Faraday Future’s investment plans are daring, but the state is not quite convinced about the financial power of the recently established electric maker, Automotive News reports.
The newly formed California-based company stormed the industry by announcing back in November it would invest 1 billion dollars in a plant in the US, set to produce long-range electric cars by 2017. One month later, the electric-vehicle startup backed by Chinese billionaire Jia Yueting said it chose Nevada over three other US states, after extensive negotiations with the state’s economic development team. Following the deal, Neva approved as much as 215 million dollars in tax incentives and credits for the plant, which would ultimately employ as many as 4,500 people. The company has started preparing the land at the North Las Vegas site and expects to start building the facility in April. However, the state wants to be sure that Faraday has the promised money for such a large investment and it will not give those subsides until the electric maker can prove its full liquidity or at least some of the cash. The state is asking Faraday to put up as much as 75 million dollars as collateral before Nevada begins to issue bonds for infrastructure projects for the site, according to Automotive News.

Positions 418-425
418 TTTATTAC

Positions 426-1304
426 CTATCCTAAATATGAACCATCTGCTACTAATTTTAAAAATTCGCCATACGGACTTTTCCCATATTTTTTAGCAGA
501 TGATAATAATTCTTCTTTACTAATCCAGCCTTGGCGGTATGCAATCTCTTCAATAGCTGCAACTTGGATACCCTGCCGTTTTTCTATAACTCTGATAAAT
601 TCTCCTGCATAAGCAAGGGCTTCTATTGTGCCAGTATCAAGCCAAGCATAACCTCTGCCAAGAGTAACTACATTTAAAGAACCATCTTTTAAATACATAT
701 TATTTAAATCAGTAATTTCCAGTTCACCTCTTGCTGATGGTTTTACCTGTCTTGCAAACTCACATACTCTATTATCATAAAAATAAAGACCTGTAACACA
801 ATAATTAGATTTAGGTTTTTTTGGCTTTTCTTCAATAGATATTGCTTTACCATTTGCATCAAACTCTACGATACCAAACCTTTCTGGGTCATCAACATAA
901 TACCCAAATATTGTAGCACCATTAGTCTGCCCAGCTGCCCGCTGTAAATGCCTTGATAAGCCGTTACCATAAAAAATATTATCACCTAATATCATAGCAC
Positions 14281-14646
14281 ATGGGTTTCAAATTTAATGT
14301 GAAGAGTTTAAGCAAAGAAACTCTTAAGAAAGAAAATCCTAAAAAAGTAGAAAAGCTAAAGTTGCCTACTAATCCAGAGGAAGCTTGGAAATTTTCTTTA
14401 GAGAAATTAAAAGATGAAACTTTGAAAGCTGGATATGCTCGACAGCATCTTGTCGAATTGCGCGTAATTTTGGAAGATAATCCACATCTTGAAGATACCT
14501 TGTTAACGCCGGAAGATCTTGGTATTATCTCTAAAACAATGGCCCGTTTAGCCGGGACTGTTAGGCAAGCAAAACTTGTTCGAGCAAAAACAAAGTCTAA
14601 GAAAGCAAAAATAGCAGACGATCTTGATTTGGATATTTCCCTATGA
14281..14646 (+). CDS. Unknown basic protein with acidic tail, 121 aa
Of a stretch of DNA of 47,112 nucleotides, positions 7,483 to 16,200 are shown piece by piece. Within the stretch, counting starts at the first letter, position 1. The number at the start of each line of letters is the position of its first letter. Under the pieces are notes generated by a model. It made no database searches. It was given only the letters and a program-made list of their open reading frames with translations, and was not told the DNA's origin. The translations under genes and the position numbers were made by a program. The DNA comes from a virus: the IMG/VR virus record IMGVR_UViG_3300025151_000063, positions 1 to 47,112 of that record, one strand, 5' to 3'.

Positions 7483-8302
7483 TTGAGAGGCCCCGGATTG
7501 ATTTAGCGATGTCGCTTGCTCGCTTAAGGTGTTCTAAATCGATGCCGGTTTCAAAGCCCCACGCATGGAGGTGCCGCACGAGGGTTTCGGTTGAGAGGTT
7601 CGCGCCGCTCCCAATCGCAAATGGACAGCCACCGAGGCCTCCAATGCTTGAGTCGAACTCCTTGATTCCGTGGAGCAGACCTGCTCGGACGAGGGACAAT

“My responsibility is to the Nevada taxpayer,” said state Treasurer Dan Schwartz, who supported invoking the collateral requirement. “I’m personally and the office is very much in favor of economic development, but what we don’t want to happen is to issue bonds that won’t be paid.” Nevada has also taken other steps to protect its investment, including a trust fund to recover tax abatements until Faraday meets its 1-billion-dollar promise.
Via Automotive News